For a while now I have been considering the way in which we share the Biblical story with our children.  Time and time again we treat our children with no respect because we feed them lies and half truths about the reality of the Biblical story.

The story of Noah is a nice little boat trip, the Exodus is a few insect inconveniences, David and Goliath have a little spat, Jesus has a lovely little birth, says some nice stories and give lots of hugs.

Not only do we share the same stories over and over again, missing out massive chunks of Scripture, but the stories we tell are not even the reality of how the Bible portrays them.  No wonder our children grow up and walk away from the church.  The get to an age where they realise that we haven't been telling them the truth, where we haven't shared with them the whole sweep of Scripture and where we have avoided the hard and messy parts of the Biblical story.  When life gets messy for our children they should find comfort and hope and challenges in God's Great Story, but because we have painted a picture where everything is always lovely and easy, they seriously don't not think our faith has anything to say.

Grace's reaction to The Prince of Egypt helped me realise again that the Christian faith is filled with stories that are painful, difficult and scary.  But if we want our children to explore, wrestle and grapple with being a follower of Jesus then we have to be honest and share the reality of these stories.  Then with integrity they and we can journey together.  If they decide that they do not want to be a part of this then at least we know that it is out of a truthful reality and wrestling.

Let us stop lying to our children and ducking the hard questions that the Bible throws us and start to all be challenged by what God has said and is saying to us through the whole narrative of Scripture.  Don't avoid these stories because you're scared and uncomfortable of them.  When was being a follower of Jesus ever comfortable?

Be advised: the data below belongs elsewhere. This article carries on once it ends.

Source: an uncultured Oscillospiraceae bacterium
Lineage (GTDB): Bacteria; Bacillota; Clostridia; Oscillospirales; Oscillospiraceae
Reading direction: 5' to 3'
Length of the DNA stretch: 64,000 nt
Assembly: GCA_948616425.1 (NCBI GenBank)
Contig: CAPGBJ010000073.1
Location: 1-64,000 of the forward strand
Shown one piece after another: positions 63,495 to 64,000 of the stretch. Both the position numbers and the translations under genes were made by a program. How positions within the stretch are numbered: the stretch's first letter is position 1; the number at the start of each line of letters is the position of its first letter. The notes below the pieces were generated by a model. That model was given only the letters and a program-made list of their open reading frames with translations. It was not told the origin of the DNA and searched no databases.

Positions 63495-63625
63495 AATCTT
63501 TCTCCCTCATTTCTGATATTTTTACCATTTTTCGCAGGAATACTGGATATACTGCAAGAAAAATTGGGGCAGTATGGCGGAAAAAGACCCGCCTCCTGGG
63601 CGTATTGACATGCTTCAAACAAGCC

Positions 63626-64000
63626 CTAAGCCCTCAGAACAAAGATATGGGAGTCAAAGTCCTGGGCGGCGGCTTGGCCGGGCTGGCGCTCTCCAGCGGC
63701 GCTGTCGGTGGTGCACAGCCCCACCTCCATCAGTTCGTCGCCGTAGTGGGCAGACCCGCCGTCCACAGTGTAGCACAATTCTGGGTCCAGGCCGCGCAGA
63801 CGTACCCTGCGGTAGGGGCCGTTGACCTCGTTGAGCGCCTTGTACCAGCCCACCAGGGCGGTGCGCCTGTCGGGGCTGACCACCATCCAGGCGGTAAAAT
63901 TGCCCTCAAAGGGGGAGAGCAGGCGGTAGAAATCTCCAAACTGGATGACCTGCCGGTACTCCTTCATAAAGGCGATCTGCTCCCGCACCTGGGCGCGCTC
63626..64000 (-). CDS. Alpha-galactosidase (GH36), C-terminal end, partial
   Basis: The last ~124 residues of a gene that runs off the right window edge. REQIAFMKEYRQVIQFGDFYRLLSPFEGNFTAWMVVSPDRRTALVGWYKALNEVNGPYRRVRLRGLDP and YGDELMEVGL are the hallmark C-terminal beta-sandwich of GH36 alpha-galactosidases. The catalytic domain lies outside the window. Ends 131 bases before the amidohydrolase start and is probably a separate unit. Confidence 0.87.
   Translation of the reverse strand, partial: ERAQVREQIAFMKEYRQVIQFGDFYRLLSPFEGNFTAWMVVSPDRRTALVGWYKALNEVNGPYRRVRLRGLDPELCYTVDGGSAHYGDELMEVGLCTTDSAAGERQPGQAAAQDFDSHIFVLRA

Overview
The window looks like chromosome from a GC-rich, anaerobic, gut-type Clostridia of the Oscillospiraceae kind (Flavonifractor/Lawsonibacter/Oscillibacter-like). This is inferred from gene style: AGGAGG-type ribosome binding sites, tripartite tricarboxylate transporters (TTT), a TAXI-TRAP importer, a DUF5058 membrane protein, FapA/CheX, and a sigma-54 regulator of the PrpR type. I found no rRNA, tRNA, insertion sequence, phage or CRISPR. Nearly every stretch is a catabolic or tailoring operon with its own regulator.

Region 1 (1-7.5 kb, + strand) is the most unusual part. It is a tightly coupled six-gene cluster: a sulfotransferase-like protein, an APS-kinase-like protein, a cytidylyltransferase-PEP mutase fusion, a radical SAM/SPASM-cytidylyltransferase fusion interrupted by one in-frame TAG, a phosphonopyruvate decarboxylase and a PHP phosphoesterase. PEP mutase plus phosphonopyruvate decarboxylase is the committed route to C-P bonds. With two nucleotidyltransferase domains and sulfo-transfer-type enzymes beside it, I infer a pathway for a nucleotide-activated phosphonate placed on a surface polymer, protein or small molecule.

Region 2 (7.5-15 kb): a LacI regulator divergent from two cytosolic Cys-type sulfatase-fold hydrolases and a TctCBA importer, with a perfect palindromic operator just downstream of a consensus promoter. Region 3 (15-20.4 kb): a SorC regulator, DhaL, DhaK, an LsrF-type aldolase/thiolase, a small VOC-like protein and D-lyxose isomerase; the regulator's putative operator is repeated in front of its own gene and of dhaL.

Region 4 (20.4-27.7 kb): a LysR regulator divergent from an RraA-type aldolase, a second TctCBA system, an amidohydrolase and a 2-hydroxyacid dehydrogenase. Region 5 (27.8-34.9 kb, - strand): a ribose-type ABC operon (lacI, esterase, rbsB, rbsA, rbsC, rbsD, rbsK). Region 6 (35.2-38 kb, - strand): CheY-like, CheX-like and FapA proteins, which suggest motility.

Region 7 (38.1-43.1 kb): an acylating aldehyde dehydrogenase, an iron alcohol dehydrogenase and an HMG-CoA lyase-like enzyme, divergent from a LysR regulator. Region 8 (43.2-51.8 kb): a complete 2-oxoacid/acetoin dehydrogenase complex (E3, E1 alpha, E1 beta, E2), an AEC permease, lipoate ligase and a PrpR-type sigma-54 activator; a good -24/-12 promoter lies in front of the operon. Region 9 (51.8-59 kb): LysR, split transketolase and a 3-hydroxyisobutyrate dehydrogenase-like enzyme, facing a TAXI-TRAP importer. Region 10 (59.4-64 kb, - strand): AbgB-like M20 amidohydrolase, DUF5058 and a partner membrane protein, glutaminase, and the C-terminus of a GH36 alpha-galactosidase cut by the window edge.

Tuesday, 15 May 2012

Marking the Jubilee

'It is time to separate the civil function of the monarch which relates to all UK (and some Commonwealth) citizens from any religious functions which are recognised only by some of them. To come clean, the Queen is not, never was and never will be a sacred figure for me or for people like me. I see no biblical or theological justification to support this, and indeed, have never seen any offered. The Queen is a civil power and as such worthy of respect and prayer, but not a religious one in any other sense than that as a devout and dutiful Christian (for which much thanks) she is a fellow-member of Christ's church. Granted that some Anglicans may have difficulty recognising in Charles (or William?) a similarly sacred figure, the issues are actually much larger. A head of state needs to be a focus of unity. While an explicit denominational religious loyalty is integral to the monarchy as currently understood the religious dimensions of that role militate against the civil ones... The inclusion of the religious dimension in the coronation has constituted a kind of English imperialism. Even within England, historic Nonconformity has always expressly denied a religious function to the monarch, although generally supportive of the civil aspects of monarchy. And in an increasingly religiously diverse and secular country, the religious dimensions of monarchy are not exactly relevant.'